YAHOLA and HAYUYA – These two gods resided in the air and the clouds. They were the guardians of Muscogee people being given training in mysticism and the medical arts. Yahola and Hayuya were the two most prominent of the four Hiyouyulgee, divinities who tutored the ancient Muscogee about the use of fire and various plants, medicinal and otherwise. Yahola and his brother Hayuya endowed people with strength, creative inspiration and magical abilities.
Both deities presided over the Busk Ground Ceremonies, the most important rituals in the Muscogee holiday calendar. Yahola in particular had special sovereignty over curing illnesses and the delivery of children. He was also the patron deity of the intoxicating Black Drink consumed in mass quantities by the Muscogee Creek, who would cry out his name when feeling the effects of the drink he had given to them as a gift. Continue reading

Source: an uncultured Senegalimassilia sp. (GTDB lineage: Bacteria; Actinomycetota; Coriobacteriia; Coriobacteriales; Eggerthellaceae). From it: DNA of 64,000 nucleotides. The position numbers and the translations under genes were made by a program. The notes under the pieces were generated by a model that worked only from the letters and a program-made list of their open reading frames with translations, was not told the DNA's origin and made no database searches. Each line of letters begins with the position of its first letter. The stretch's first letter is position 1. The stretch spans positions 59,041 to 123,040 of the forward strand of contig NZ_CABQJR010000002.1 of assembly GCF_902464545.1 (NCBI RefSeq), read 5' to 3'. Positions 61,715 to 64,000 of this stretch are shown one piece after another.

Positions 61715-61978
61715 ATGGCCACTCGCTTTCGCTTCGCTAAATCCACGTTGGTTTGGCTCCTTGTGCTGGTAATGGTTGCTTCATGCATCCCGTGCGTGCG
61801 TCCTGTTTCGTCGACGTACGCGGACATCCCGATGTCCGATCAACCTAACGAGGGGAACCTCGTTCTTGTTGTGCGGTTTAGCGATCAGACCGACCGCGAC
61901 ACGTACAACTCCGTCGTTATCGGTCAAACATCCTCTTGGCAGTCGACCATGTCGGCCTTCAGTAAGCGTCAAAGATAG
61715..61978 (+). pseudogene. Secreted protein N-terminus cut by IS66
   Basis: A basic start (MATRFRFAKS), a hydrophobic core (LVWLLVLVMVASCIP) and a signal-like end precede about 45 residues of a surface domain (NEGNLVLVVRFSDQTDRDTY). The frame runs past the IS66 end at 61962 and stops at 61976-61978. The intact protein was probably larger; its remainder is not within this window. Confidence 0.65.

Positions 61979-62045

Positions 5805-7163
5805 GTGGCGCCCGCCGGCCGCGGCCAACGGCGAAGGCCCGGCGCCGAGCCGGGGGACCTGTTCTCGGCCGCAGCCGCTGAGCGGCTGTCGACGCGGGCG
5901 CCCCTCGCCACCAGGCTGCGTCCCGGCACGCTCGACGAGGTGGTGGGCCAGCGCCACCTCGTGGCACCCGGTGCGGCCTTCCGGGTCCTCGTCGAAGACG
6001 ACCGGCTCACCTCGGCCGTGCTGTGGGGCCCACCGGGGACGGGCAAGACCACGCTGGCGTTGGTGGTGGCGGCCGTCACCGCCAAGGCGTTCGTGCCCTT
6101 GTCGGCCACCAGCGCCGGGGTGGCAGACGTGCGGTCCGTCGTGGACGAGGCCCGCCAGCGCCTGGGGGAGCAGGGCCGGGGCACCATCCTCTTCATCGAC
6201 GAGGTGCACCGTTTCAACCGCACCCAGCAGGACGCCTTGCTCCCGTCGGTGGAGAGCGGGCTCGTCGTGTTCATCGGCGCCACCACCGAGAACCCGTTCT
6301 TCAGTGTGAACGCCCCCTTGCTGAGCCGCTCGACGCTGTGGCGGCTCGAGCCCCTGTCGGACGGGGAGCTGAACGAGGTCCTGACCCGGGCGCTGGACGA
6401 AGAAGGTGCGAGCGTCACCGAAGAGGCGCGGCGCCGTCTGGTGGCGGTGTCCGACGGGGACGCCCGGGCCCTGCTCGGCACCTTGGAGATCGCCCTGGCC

Balladeer’s Blog presents its latest examination of a neglected pantheon of deities. In the Americas alone I have previously written about gods and goddesses of the Navajo, Inuit, Hawaiians, Choctaw, Iroquois and Aztecs.
Those familiar with the Creek people are aware of how many different sub-classifications there are, so I will remind readers that this article deals only with the deities of the Muscogee Creek. In the future I will eventually do examinations of the gods of the Tuckabatchee, Yuchi, Tuskegee and others generally regarded as Creek.
9. NEREHVURESSE – The Muscogee Creek moon goddess. She was the wife of the sun god and, as with the moon goddess of the Choctaw people, it was said that she spent moonless nights having sexual relations with her husband. The differing phases of the moon were explained as Nerehvuresse covering her face in varying degrees of embarrassment over Continue reading